When Nothing Else Matters
The development of the Citadel, Alpamayo and Fitzroy.
Ringing the Changes
Until 2021 the Citadel and Fitzroy Jackets had been in our range, relatively unchanged, for almost a decade: when you’ve got a formula which works, it’s hard to change it. But things move on.
When redeveloping staple products it’s easy to worry about what you might get wrong. We’ve had so much positive feedback about both the Fitzroy and Citadel that it’s easy to rerelease the product but change very little – maybe change the zip, the colour, change the lining fabric. But we wanted to completely revolutionise the world of full-on synthetic jackets. That meant there had to be new materials, there had to be new designs, and there had to be a women’s model whether it sold 30 units or 300.
We started work on the project back in 2018, making a prototype Citadel. We had a brand-new construction method, new materials, and we had a jacket out testing in Scotland for the whole winter season. The feedback was excellent: it was warm, comfortable, weatherproof, and lighter than the existing Citadel jacket. But then we were forced to change a fabric, we had to tweak the features, and suddenly we had a jacket that was heavier than our current one and that felt like you were wearing chainmail. Bombproof, just uncomfortable. Try again.
We continually ask our suppliers for stuff that they can’t provide us with. For two years we asked whether they could make us some vertically-lapped insulation, and every time the answer was ‘no’. We knew what was possible with this sort of material, but the market wasn’t yet ready for it. Then halfway through a meeting with PrimaLoft® they waved a sample under our nose, and we bit their arm off. We stuck some of the insulation in a test garment, sent it off to Scotland, and after three months of testing we knew we had the right stuff.
At the heart of the Citadel, Fitzroy and Alpamayo is a new Hi-Loft Ultra version of PrimaLoft® Gold. Hi-Loft Ultra is the vertically-lapped insulation we’d be looking for: the fibres are mostly orientated upwards in a unique accordion-like construction which allows it to trap more air for a given weight of fill and offer better recovery and mobility. The insulation has the perfect mix of durability, warmth, softness, and drape, making it easy to move in. As with any PrimaLoft® Gold, its use of silicone treated filaments ensures exceptional water resistance, while its aerogel-based Cross Core™ technology increases warmth.
Warm when wet is a misnomer, as nothing that’s soaking wet feels warm. Wouldn’t you rather just be dry? Water resistant fabrics are essential for big synthetic jackets, not just on the outside of your jacket but on exposed areas inside too. A GORE-TEX INFINIUM™ 30 denier outer shell fabric offers more durably weather-resistant protection than pretty much any equivalent fabric. It will happily fend off spindrift and melting snow whilst being completely windproof. As well as covering the outside of the jackets, it lines the hem and hood of the jackets, and the cuffs of the Citadel, to keep the insulation as dry as possible.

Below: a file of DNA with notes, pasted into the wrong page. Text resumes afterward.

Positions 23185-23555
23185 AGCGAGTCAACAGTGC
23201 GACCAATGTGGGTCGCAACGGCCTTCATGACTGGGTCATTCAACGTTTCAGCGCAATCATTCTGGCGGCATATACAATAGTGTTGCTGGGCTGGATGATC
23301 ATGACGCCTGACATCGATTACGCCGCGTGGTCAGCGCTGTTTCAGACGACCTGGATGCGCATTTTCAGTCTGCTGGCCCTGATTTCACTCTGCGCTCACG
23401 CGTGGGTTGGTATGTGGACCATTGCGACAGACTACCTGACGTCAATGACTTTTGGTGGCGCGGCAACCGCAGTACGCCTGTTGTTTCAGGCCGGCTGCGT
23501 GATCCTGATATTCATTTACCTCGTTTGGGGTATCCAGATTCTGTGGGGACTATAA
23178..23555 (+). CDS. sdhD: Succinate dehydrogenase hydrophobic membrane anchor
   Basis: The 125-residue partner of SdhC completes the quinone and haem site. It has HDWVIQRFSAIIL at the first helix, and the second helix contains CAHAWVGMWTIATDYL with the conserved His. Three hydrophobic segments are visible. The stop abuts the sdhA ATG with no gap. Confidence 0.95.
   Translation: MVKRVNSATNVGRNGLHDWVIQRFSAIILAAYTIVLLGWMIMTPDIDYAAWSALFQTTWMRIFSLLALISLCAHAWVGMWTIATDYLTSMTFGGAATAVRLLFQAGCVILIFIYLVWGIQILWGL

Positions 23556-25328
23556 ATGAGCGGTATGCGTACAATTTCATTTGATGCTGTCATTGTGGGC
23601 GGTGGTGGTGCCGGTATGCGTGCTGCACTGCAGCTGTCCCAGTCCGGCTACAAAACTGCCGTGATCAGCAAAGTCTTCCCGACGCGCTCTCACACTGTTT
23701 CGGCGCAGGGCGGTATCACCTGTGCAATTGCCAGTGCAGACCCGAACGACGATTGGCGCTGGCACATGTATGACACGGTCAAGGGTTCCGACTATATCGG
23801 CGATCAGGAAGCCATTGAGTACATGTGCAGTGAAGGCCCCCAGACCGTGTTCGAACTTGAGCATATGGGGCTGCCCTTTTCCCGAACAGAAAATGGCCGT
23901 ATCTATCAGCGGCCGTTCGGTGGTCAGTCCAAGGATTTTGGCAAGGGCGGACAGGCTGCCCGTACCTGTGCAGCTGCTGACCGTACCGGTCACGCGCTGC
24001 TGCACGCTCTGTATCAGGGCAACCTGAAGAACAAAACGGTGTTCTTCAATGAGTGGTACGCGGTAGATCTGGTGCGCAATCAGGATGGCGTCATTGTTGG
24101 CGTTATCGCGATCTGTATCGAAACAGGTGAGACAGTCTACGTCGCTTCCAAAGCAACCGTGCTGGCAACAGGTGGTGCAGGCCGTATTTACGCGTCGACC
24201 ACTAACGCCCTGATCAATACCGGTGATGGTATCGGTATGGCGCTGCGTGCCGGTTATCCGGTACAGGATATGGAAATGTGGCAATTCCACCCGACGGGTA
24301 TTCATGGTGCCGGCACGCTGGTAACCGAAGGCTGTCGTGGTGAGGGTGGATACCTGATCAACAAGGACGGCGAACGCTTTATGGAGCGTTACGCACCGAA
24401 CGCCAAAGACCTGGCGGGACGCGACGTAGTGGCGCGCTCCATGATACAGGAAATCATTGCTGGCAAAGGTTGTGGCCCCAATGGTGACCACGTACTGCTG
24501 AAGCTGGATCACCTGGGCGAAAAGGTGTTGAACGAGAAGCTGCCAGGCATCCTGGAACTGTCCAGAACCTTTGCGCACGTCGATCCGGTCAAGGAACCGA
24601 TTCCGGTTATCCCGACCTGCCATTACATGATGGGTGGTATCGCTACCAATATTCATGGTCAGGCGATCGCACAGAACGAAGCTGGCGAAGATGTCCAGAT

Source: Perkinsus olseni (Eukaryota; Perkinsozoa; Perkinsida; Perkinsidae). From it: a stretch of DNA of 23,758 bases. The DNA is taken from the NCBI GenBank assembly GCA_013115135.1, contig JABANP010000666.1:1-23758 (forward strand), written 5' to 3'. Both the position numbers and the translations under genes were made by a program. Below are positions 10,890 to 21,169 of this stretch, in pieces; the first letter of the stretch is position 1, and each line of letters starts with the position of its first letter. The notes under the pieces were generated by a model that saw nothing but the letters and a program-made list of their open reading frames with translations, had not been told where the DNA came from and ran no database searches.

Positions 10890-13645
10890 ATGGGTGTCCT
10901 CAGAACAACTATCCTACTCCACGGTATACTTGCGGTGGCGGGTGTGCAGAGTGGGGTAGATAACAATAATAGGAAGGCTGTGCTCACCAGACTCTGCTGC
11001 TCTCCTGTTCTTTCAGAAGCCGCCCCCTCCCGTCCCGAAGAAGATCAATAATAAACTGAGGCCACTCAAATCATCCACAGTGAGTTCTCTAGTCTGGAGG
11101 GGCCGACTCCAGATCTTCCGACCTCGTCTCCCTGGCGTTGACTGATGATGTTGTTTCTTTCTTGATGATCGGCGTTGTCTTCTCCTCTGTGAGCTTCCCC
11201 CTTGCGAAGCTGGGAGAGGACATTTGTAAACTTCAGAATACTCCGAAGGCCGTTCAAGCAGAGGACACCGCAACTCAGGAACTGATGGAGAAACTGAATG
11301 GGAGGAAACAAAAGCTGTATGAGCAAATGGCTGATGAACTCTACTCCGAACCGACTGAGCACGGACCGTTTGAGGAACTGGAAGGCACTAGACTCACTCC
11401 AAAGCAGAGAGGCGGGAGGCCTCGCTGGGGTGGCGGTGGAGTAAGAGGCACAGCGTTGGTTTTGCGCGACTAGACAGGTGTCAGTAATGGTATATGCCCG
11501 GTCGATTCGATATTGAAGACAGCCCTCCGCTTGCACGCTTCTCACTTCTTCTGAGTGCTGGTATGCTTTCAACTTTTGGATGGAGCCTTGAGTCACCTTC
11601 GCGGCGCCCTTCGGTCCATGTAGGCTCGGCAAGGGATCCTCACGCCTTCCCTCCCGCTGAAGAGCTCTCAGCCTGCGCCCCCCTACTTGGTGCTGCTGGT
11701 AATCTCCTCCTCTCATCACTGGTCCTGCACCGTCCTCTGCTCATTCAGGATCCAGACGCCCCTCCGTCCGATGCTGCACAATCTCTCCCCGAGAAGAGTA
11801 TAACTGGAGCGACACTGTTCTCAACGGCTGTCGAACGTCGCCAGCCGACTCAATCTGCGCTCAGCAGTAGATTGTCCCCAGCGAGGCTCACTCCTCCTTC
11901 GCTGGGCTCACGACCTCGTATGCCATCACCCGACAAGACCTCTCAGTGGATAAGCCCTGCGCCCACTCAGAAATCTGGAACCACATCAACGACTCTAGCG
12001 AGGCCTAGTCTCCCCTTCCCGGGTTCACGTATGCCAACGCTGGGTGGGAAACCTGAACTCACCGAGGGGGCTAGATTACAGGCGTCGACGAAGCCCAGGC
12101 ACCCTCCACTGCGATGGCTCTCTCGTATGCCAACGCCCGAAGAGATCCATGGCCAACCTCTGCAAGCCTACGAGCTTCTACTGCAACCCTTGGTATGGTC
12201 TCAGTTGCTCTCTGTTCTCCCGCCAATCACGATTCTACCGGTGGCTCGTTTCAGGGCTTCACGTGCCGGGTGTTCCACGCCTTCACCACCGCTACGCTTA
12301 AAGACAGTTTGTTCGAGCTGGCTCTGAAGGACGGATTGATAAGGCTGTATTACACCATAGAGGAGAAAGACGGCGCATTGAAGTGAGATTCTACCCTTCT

The F Word
As we always state, good materials are useless without good fit. You wear clothes, not insulation, and your clothing has to fit you, for what you want to use it for. The Fitzroy and women’s Alpamayo are sized to allow users to wear it year-round as their spare layer and so it fits well whether you wear it over just a t-shirt, or over all your winter layers. The hem doesn’t ride up with your arms overhead and the hood works with a helmet or without it. Cuffs fit over gloves but don’t billow over bare wrists.
With the Citadel, this is a full-blooded belay jacket. The fit is deliberately oversized to fit over all your other layers, and over a harness and rack, and it is longer to protect more of the body. The hood is as big as any hood we make, keeping the worst weather out. Despite its size it’s designed to offer full freedom of movement so when you’re seconding you can climb unencumbered.
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Layering for Scottish Winter
Layering clothing for Scottish winter climbing is really difficult. Very changeable weather and stop/start activities like climbing and belaying mean that clothing has a really hard job to keep you warm and comfortable. Also, the worst weather is often found a long way from the safety and respite of the car or civilisation: this isn’t the Alps where a hut or lift might be just round the corner!
The damp weather of Scotland is worth particular consideration, and so down jackets are generally not recommended as belay jackets, and you are usually better off with a synthetic jacket.